Trainee reporter/Yang Yang
Google is at it again, this time over text messaging.
On August 9, The local time, Google released a special topic called "Get The Message" on The Android official website to Apple, hoping that Apple can improve The cross-device SMS communication between Apple users and Android users, calling on Apple to give up The old SMS and MMS communication methods. Use "modern industry standard" RCS (Rich Media Communication Services).
Google said text bubbles will be green when Android users and Apple users send text messages across devices, instead of the normal blue bubbles, and that video quality will be heavily compressed, return receipt reading will not be displayed, and messages will not be encrypted.
Google said that because iMessage, Apple's messaging system, is not available on Android, Android and iPhone users can only send messages using old-fashioned SMS and MMS communications technology, rather than using WiFi or cellular data networks.
SMS refers to the text messaging service. An SMS message can only contain a maximum of 160 bytes (about 80 Chinese characters). MMS refers to multimedia short message service, also known as MMS. Although MMS supports the transfer of photos, videos, and audio messages, it can only transmit small files, so files sent over MMS are usually compressed.
That leaves Apple and Android users unable to stream high-definition videos and pictures to each other, and unable to tell if messages have been read. Google said these factors significantly affected the user experience and prevented Android users from communicating properly with Apple users.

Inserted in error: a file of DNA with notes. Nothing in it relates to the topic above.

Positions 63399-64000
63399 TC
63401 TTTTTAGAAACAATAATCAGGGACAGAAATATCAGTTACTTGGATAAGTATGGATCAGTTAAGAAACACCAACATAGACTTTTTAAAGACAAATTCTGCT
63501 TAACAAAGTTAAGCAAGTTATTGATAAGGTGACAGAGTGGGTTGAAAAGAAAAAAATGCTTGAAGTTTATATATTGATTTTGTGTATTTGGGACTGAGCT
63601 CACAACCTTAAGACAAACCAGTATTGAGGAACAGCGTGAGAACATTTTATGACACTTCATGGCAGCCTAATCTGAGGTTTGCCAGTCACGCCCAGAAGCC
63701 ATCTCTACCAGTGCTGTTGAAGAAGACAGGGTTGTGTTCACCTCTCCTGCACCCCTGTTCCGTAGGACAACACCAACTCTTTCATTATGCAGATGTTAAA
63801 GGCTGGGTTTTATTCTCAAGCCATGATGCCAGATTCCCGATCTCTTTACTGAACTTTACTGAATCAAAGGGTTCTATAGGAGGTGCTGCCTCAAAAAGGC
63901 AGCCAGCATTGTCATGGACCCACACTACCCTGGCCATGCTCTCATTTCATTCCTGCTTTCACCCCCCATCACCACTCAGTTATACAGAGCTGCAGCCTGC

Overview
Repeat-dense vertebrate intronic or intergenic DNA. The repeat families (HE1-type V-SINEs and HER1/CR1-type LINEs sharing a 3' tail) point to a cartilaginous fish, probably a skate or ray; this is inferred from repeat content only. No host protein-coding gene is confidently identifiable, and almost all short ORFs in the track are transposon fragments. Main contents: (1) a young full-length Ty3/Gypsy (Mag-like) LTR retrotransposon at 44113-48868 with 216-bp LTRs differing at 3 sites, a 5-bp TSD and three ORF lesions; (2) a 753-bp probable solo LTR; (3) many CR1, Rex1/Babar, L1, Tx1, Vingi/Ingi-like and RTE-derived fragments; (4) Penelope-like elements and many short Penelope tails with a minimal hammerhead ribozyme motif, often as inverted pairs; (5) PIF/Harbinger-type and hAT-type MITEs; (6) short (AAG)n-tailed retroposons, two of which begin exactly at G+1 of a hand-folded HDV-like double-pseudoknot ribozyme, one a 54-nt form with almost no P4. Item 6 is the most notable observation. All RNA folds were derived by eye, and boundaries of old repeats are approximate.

Google has come up with a solution to this problem. It wants Apple to ditch SMS and MMS and use RCS (Rich Communication Suite).
RCS is a communication method proposed by the Global System for Mobile Communications Association (GSMA) in 2008, which integrates voice, video, location services and other communication services. Like text messaging, RCS allows you to instantly build a social network without adding friends.
But compared with traditional text messages (SMS) and MMS, RCS supports sending high-definition pictures, group chats and video calls, as well as displaying a read receipt and typing indicators (such as "the other party is typing").
Google started pushing for RCS back in 2015 and gradually required Android models to be certified to the RCS standard. As of now, most Android models are already compatible with RCS.
However, Apple didn't take that advice. According to a Wall Street Journal report in January, Apple said its closed encryption system protects information from hackers and that RCS, while making it easier for Apple users to communicate with Android users, would weaken Apple's "walled garden."
In addition to the messaging issues mentioned above, Google also pointed out that Apple uses the color of the text bubble to distinguish users between models -- when Apple users send messages to each other using iMessage, the text bubble appears blue, while text bubbles from Android users appear green.
This isn't the first time Google has publicly criticized color differences in text bubbles. In January, Google senior vice President Hiroshi Lockheimer retweeted a Wall Street Journal story suggesting that the alien green bubble was making non-Apple users feel excluded.
'The green text bubble creates social pressure and leads to social exclusion for Android users,' the article said. "Some teens said they were ostracized or isolated because of the green text bubbles after they switched iphones."
Lockheimer called it "peer pressure" and "green bullying" and spoke out against Apple, saying that "using 'peer pressure' and 'green bullying' to sell products is inappropriate and hypocritical for a company whose core values are humanity and fairness."
Lockheimer also took the opportunity to call on Apple to use RCS, saying the technology could solve the blue-green bubble problem and improve the communication experience between iPhone and Android users.
In June, American rapper Drake released a new song, "Texts Go Green," which Google used as an opportunity to highlight the distinctive Green bubble between Apple and Android users and call for Apple to use RCS.